Smoking: a Slow and Painful Death This work is considered exceptional by our editorial staff.

October 27, 2010
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A glowing ember slowly drifts to the Earth to fall on top of a collecting pile of ash. Suddenly, a black heel crushes the miniature landfill into dust, soon to be whisked away by the cool autumn wind, lost to the breeze, forgotten. For so many Americans, the feeling of a cigarette in the crook between their pointer and middle fingers is as calming as standing on the beach with the waves softly lapping at their feet. Plastered on walls around them are precautions in regards to smoking and the physical effects smoking may cause later on in life. With how often I smell cigarette smoke around public places, I know nearly every smoker discards those precautions as unimportant or false. Smoking is not the soothing stress reliever so many people believe it to be. It is a one-way ticket to physical difficulties that later may prove to be fatal. Teens, this is one case where seeing an influential person do something questionable does NOT make it cool. We need to unite to create an active front against smoking in all ages, specifically teenage smoking, and anyone around children and young adults. The number of smokers needs to decrease in America for the health and safety of the smokers themselves, the health of others, and for the emotional stress it can cause.

Smokers experience first-hand some of the worst physical burdens from inhaling tobacco and other dangerous chemicals that come wrapped up in the thin paper they constantly light. When nicotine is inhaled, the hormone epinephrine is abnormally increased, which can cause permanent brain changes and or damages if used over long periods. Spurred for one or sometimes many reasons at once, smokers often attempt to quit smoking all together. Since they have been exposed to the effects of cigarettes, they often experience symptoms of withdrawal such as irritability, attention difficulties, and sleep deprivation (NIDA.) One common long-term effect smokers may experience is the development of cancer. Studies show links between smoking and over one-third of all cases of cancer, including 90% of all cases of lung cancer. Adults who smoke increase their possibilities of shortening their life span on an average of 14 years (NIDA.)

Not only does the thick, heavy substance floating from the tips of cigarettes affect smokers, it affects everyone around them. Over the course of a year, an estimated 126 million Americans find themselves exposed to secondhand smoke, with 50 million of them dying from disease caused by the smoke they experience. Risk of heart disease and lung cancer can increase for anyone up to 30% (NIDA.) Each year, an average of 150,000-300,000 children below the age of 18 experience respiratory infections from exposure to secondhand smoke. Infant death syndrome and asthma development risks increase for newborns exposed after, but even before, birth. As children grow older, they are more likely to turn to a life that involves smoking if they have seen parental figures or guardians in their life smoke (NIDA.) The tiny infant you may one day rock back and forth to sleep each night will grow up to be the future of our nation. Do you not yearn to create a world you, and your future, will be shielded from despair and hardship?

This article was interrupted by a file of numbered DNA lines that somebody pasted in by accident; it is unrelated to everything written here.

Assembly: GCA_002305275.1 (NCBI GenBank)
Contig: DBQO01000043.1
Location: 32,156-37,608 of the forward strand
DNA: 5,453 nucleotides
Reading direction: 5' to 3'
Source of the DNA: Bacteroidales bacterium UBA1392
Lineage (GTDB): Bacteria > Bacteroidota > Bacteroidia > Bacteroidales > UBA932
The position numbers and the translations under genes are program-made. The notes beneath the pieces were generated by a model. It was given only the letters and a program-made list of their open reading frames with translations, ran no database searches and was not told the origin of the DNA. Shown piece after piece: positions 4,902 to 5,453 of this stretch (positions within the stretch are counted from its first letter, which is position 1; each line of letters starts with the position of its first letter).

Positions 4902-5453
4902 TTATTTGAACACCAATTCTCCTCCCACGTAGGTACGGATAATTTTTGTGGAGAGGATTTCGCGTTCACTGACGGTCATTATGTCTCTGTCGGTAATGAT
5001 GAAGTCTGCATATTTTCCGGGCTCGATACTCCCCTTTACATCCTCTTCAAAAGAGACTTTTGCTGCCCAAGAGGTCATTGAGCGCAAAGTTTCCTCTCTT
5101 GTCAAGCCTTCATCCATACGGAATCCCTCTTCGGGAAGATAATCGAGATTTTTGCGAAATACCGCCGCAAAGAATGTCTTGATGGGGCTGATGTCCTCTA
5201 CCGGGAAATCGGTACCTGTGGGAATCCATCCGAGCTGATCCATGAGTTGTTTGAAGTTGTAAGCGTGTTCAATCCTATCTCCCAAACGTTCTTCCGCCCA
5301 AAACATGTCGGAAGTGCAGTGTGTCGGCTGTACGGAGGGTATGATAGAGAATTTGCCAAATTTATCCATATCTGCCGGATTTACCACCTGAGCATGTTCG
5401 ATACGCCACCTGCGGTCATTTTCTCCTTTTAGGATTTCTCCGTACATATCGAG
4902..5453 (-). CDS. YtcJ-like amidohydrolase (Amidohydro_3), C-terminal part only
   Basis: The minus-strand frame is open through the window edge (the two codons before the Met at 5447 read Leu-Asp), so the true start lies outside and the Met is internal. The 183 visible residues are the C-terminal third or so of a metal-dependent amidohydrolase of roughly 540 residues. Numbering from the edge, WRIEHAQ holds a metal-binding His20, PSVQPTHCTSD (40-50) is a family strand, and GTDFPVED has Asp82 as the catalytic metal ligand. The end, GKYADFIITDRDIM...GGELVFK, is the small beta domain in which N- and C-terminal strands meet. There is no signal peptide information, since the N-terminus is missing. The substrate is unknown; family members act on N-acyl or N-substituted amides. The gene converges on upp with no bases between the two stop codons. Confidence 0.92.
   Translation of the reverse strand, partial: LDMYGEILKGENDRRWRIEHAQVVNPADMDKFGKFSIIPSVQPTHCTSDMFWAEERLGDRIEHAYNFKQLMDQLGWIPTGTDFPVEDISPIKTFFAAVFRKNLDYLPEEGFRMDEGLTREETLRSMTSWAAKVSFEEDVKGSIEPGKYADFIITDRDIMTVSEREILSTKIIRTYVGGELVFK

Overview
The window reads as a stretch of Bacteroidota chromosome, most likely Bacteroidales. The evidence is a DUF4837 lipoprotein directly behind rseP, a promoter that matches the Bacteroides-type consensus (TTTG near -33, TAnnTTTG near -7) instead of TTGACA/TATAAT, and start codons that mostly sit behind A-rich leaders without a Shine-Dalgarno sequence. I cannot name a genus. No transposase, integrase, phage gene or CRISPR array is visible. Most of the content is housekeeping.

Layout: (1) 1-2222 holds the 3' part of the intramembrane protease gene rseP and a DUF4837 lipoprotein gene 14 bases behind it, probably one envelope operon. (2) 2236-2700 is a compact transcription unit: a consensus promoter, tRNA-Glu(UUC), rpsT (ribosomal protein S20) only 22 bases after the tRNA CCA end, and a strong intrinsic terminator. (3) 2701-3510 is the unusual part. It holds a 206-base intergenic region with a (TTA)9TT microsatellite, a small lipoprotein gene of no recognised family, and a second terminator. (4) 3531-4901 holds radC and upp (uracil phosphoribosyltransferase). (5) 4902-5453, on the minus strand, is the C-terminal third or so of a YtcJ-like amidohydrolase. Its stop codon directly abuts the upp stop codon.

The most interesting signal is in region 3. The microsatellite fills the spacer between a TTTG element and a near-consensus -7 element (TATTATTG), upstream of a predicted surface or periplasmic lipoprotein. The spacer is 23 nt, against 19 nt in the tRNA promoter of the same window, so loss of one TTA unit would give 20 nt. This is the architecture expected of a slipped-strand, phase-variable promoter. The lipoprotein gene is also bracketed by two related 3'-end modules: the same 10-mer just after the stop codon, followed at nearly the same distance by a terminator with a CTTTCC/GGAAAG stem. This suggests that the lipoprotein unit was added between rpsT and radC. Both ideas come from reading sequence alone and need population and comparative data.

Smoking does not only cause physical burdens, but also emotional burdens. With the raised risk of disease and fatality from smoking, families experience the emotional heartbreak caused by the loss of a loved one. In adolescence, teens deal with emotional pain in different ways. Some may become passive with their surroundings, or even find themselves stuck in the dark cloud that is depression, which can suppress their ability to enjoy life and the memories it has to offer. In whatever way teens deal with their loss, all at some point in their lives will feel that pain. Healing the physical loss is possible over time, but funeral costs can cause some economical difficulties in many families, especially if the main source of income came from the person that has now passed. The average cost of a funeral in the U.S to date is $12,000-$15,000 (Average.) So many families feel the strings on their coin purse tightening, and along with the emotional stress of a funeral, the strings tighten to close a families ability to function properly due to financial complexities.

Now, the burning ember fades into white soft tufts of cotton, slowly freezing, swirling to the ground as snow. The flake softly lands to rest on a single red rose; its vibrant hue paled by the frosty December wind. The sun peaks out from behind suffocating, menacing clouds to blanket the rose atop a lonely tombstone in weak, winter warmth. Teens, look at the ones around you that you care about. Your time to act is now. No one wants to see an ornately carved granite headstone display the name of someone near and dear. The time to act and convert smokers in your life to a life of freedom for their own health and safety, yours and others' health, and emotional stress. Reflect now on how things could have been, and you are sure to find it worth it in the end.

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joey.c said...
Sept. 11, 2012 at 8:14 am
i think that cig. will you but don't think that it will that bad :)
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